interactive sound installation, dark space, 16 x 13m
|Visitors encounter the sounds of four or eight lanes of car traffic rushing across a completely dark space, while a dimly lit exit sign on the other side of the room beckons them to venture across. If visitors encounter a car in the darkness, it comes to a loud screeching halt with its engine idling. When a visitor steps away from a stopped car, it quickly accelerates past the visitor and across the room, then it slowly fades out into the darkness. A continuous pile-up of cars is created with smashing sounds when a visitor remains in front of a stopped car for more than a few seconds. Hundreds of visitors can be in the installation at one time, each capable of affecting the traffic. Over 600,000 people in North America, Europe, and Asia have been experienced Intersection since 1993.|
Don Ritter's art tells the story of what technology is doing to us every day. His work makes visible the invisible force-field of technology. In Heidegger's sense, Ritter 'presences' technology. We are always being smashed by the freeway traffic of high technology. The overwhelming feeling is one of fear of the techno-unknown: chance bodies, chance sounds, chance accidents. Darkness hits, and you step off the curb.
Arthur Kroker, The Will to Technology and the Culture of Nihilism: Heidegger, Nietzsche & Marx
Exhibitions of Intersection
CAN Foundation, Seoul, South Korea. 2011
Media Art Award Nomination, Karlsruhe, Germany, 2000
Intersection beside the Danube River at Ars Electronica Festival '96
Indyke, Dottie (2006) “Dana Schutz, Charles Long, Don Ritter.” ARTnews. March. USA.
Bouchard, Gilbert A. (2004) "Playing in virtual four-lane traffic a tad unnerving," Edmonton Journal, June 27. Canada.
Serra, Catalina (1997) “Metronom
inaugura su temporada con las <<intersecciones>>
Systems of Don Ritter
Marshall McLuhan spoke of information media as extensions of the human nervous system, while Norbert Weiner created the science of cybernetics, envisioning systems where humans and machines merged to create a new hybrid. In modern life both of these visions can be seen as commonplace; our understanding and cataloguing of the world around us is inseparably linked to our familiarity with and use of technology.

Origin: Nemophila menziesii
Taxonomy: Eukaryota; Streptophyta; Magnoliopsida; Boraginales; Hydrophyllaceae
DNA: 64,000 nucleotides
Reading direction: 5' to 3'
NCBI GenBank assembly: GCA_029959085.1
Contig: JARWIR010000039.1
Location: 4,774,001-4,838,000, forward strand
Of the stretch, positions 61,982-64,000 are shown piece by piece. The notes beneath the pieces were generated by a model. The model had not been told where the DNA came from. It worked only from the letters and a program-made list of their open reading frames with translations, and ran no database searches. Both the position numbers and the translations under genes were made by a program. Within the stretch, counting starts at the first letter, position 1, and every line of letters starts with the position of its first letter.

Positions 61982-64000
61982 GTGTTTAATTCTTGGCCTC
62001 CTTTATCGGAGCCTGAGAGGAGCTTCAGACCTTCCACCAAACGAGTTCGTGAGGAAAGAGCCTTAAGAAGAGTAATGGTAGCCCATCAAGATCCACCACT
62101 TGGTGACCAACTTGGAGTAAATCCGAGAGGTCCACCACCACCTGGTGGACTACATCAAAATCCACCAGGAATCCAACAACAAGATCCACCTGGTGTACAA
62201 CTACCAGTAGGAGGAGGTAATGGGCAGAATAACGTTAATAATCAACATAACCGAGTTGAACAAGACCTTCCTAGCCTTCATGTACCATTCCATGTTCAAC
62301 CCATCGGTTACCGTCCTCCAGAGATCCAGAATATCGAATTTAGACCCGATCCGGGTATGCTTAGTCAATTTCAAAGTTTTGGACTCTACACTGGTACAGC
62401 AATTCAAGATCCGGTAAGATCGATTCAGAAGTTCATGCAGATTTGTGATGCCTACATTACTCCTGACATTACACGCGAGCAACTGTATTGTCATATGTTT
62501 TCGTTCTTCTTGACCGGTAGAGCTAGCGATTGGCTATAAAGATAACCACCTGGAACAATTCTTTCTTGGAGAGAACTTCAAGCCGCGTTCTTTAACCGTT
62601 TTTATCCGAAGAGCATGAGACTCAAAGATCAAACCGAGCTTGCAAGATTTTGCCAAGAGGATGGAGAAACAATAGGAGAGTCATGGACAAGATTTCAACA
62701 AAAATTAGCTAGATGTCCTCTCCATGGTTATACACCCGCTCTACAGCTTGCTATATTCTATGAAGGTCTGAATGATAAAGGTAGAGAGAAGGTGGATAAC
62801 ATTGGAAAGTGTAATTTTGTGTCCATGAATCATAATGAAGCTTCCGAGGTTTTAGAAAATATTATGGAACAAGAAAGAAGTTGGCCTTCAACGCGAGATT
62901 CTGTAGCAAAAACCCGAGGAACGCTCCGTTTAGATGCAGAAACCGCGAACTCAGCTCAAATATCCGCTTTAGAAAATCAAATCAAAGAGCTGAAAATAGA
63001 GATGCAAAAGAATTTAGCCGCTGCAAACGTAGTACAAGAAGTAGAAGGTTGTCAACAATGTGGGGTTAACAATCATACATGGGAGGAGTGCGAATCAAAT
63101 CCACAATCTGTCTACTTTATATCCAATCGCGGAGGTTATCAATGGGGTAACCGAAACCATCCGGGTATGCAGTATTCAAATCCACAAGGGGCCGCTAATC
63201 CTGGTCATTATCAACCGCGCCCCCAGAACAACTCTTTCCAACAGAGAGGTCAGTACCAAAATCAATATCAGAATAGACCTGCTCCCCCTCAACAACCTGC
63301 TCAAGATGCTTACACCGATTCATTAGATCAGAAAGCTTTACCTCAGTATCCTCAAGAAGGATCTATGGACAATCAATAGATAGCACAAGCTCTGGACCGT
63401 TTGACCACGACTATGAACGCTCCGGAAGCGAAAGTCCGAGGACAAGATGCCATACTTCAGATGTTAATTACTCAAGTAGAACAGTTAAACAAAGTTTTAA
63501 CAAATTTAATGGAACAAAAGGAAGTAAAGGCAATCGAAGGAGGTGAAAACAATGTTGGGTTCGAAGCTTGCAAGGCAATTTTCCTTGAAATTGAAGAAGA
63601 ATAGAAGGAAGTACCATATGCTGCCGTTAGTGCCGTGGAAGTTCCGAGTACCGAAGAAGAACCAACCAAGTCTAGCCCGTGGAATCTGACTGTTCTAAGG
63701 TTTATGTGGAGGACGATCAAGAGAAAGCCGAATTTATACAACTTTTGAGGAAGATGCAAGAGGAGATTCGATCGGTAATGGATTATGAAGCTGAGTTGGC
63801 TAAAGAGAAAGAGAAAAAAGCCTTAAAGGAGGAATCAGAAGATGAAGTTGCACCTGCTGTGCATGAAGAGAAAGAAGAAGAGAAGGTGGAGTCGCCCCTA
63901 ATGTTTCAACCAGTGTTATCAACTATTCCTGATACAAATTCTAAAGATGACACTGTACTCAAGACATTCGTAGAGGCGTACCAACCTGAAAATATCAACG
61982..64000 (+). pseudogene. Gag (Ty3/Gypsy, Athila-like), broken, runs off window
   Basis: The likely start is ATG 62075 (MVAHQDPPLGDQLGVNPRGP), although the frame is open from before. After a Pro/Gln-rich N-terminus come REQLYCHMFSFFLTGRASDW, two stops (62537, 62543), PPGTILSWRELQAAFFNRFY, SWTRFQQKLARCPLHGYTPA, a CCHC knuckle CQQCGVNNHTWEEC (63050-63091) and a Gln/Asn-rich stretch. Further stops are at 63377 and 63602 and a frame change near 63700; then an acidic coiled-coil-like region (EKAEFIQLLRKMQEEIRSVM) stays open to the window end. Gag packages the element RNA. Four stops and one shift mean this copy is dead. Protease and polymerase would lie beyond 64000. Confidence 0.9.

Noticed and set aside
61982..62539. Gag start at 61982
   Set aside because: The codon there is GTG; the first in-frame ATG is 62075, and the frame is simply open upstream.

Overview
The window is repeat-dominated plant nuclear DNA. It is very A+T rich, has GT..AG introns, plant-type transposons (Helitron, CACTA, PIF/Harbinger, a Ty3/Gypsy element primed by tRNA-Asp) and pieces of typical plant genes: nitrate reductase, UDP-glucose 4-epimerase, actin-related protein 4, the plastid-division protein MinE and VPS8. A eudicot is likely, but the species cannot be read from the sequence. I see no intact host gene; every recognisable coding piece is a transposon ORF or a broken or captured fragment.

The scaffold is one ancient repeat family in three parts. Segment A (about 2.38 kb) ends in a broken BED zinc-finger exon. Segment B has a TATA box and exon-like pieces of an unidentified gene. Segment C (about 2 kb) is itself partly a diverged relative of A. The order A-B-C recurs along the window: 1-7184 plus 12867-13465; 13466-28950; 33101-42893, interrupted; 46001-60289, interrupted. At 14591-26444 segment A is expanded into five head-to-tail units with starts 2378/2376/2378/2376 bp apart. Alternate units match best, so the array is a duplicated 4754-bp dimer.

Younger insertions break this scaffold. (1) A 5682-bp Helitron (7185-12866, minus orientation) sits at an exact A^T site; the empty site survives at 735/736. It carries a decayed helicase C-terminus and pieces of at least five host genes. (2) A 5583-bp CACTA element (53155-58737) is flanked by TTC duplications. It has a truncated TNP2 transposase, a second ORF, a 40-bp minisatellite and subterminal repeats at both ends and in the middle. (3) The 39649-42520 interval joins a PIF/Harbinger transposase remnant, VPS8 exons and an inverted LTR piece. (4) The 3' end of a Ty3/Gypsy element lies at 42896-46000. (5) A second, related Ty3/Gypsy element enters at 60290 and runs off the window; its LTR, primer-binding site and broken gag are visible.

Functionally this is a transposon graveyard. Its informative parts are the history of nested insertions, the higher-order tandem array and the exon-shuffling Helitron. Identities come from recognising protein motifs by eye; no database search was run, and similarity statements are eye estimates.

To enter an installation by artist Don Ritter is to become an active participant in an technological emulation of a tangible and somewhat familiar experience. Ritter's work Intersection creates a space which pivots the viewer between sensations of empathy and tension, re-enacting an environment that is a metaphor for both modern life and its accompanying anxieties.
Intersection is an interactive sound simulation of vehicles driving along four lines of traffic. Occupying a darkened space, the installation is triggered and completed by the "intrusion" and interaction of the human participant. Through use of infra-red sensors and feedback technologies, the movement and placement of the listener within the space alters the sound (and therefore the presumed motion and bearing) of the oncoming car. A person entering the installation simultaneously transforms and triggers it, by framing themself within the trajectory of oncoming vehicle(s).
Ritter's installation places the audience in the active position of accomplice, making them as much a part of the medium as the technological supports that make it work. Entering and interacting with the art is a cybernetic act; a melting of the closed system of technology and fixed programming, with the seemingly random response of the human participant. The work will resonate with anyone who had experienced the sense of chance, risk and loss of control that goes hand-in-hand with the event embodied in this place.Ritter's work accompanies contemporary artists ranging from American artist Bill Viola to Nova Scotia artist Richard Robertson. Like him, these artists work to place the viewer as an integral component, in concert with a technological component, to make a unified statement about modern life.